Contemplating Cost Segregation

Mark de Stefanis Comments
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A decade ago, you could build a self-storage facility in almost any location, raise rents and clip coupons. Before long, owners were in phase-two mode and thinking about quitting their day jobs. Boy, have times changed! But one thing that hasn’t changed is the cash-flow benefits of cost segregation, or “cost seg,” the deferment of taxes (reduction of tax payments) through the use of accelerated depreciation.

Storage owners often ask: Is cost seg legal? Will I be audited? When do I receive the benefits? Since 2000, the IRS has published guidance for the implementation of a defendable cost seg. It encourages owners to correct their depreciation method, having reduced the amount of time it takes to recover missed depreciation under the “Change in Accounting Method” and increased the expensing limitation under IRC §179. Ultimately, this has translated into an increase in overall cash flow.

While the IRS has embraced the cost-seg approach, it has also emphasized the importance of hiring firms that specialize in the procedure and educating oneself to capitalization rules as well as construction means and methods. Firms without hands-on construction experience should be approached with caution.

Cost Seg and Self-Storage: A Perfect Match

As primary demographic areas become increasingly over stored, facility owners should consider increasing cash flow through a reduction in one of their biggest bills—federal income tax. If you’re depreciating your facility over 39 years, you may be sitting on a financial windfall that can be secured through the use of cost seg.

Self-storage is an ideal candidate due to the vast amount of site work required versus the overall cost of building improvements. Site work (asphalt paving, storm-water drainage, sidewalks, fencing, curbing, security lighting, underground utilities, etc.) has been specifically identified by the IRS as a separate asset category with a reduced life (15 years) compared to the actual building or buildings (up to 39 years). There are other systems that can even be depreciated over five- to seven-year periods such as movable partitions, CCTV, controlled access gates, computerized locking or alarm systems, etc.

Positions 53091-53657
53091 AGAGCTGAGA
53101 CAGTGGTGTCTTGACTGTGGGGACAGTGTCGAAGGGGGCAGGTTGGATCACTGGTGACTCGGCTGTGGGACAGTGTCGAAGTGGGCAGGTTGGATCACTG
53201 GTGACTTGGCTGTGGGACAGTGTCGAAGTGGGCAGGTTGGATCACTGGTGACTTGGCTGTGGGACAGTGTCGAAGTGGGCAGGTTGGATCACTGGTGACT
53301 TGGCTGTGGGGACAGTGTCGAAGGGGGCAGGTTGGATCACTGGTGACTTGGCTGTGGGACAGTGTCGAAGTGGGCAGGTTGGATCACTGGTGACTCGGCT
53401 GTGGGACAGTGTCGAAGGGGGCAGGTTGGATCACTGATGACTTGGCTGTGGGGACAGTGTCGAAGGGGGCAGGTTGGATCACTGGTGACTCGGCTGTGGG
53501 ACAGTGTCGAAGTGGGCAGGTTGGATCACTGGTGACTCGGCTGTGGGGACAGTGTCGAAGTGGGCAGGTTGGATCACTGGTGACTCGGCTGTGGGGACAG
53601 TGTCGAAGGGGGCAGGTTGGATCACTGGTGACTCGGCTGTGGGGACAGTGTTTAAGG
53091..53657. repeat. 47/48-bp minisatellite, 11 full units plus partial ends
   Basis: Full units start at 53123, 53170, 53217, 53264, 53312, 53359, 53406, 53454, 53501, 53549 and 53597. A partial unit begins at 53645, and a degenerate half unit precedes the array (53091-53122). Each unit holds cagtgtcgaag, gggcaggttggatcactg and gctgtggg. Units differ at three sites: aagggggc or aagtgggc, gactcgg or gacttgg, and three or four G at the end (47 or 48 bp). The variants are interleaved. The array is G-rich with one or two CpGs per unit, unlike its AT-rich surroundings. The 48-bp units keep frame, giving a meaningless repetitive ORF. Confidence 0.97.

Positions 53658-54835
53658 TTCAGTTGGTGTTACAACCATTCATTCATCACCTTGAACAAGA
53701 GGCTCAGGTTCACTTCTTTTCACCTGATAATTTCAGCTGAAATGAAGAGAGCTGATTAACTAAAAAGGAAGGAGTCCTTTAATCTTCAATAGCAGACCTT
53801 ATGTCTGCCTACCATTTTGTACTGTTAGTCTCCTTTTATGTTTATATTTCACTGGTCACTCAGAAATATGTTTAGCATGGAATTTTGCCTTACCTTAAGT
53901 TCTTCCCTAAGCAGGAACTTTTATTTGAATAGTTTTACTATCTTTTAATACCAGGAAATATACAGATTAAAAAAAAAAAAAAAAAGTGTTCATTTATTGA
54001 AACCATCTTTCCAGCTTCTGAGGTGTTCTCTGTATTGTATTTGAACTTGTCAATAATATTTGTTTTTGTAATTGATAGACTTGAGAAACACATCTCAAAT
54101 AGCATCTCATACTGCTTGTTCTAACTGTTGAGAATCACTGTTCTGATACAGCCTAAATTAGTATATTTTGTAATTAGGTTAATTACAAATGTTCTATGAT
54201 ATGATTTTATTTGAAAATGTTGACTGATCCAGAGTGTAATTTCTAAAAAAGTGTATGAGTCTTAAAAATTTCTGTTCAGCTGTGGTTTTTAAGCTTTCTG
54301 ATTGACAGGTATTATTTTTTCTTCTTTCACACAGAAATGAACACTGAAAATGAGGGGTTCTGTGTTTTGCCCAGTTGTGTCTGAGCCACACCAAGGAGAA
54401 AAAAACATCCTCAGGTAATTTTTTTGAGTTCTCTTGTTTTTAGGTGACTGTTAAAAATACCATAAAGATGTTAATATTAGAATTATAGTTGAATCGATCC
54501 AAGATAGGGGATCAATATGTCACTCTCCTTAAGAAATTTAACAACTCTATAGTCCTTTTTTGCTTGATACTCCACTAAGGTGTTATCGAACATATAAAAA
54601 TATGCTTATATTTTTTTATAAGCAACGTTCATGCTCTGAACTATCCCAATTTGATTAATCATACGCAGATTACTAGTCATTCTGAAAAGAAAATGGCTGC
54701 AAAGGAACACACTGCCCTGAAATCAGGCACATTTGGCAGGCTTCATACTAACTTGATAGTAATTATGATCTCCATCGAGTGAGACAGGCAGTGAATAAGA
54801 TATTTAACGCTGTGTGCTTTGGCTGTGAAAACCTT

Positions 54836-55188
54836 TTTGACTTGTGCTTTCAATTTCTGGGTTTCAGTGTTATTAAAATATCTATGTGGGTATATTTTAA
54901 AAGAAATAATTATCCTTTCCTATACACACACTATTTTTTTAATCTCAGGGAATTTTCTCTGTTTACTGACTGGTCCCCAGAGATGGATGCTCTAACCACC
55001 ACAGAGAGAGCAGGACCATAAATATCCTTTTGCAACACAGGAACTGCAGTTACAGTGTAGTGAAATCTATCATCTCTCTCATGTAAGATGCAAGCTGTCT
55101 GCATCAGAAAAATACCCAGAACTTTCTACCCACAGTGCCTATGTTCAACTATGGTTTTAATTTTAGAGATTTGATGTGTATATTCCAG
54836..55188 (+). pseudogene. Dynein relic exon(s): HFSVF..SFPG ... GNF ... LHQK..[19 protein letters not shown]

The tax savings of cost seg for self-storage is usually significant, since a high percentage of the construction costs are site-work related. Recently, a single-story, 50,000-squarefoot facility yielded an additional $164,000 in cash flow using cost seg. The primary driver was the site work and personal-property improvements. The direct and indirect costs totaled $52 per square foot for a depreciable basis of $2.6 million. The facility was able to reclassify 32 percent of the depreciable basis to shorter recovery periods of 15, seven and five years rather than depreciate all of it over 39 years.

What Does a Study Entail?

Cost-seg studies apportion the costs of particular components of a building and site to specific asset classifications for federal tax purposes. To optimize the reclassification from longer to shorter lives, a property analysis is required. This is accomplished by preparing a detailed quantity take-off analysis of the construction method, cost development and application to pertinent Internal Revenue guidance. Preparing a cost-seg study requires a detailed understanding of IRS and tax-court case law complemented by construction/engineering experience and cost allocation.

IRS Support

IRS supports cost seg, publishing how-to bulletins and providing examples to simplify the process. It is not necessary to re-file your tax returns; you just need to submit IRS Form 3115 requesting a “Change in Accounting Method.”

The IRS and tax-court rulings have actually improved the benefits of cost seg. The IRS permits the taxpayer to receive catch-up depreciation, in essence a tax “refund.” This is the difference between the depreciation taken thus far and the depreciation that could have been taken using cost-seg techniques. This catch-up depreciation can be taken within a single tax year. Depending on when the property was acquired, this could represent a windfall of cash.

This is a case in which 15 minutes could save you in excess of $150,000. Cost seg is straightforward and perfect for self-storage, based on the propensity of site improvements. It’s not “risky” or audit-triggering. The process follows IRS guidelines, and the money saved can be substantial. Why pay more in taxes than you have to? 

Mark de Stefanis is president of Construction Cost Recovery Inc., headquartered in White Plains, N.Y. The firm specializes in cost segregation, construction-cost auditing, deferred-maintenance analysis, and reproduction cost studies for tax certiorari proceedings. For more information, visit www.ccrtaxaudit.com

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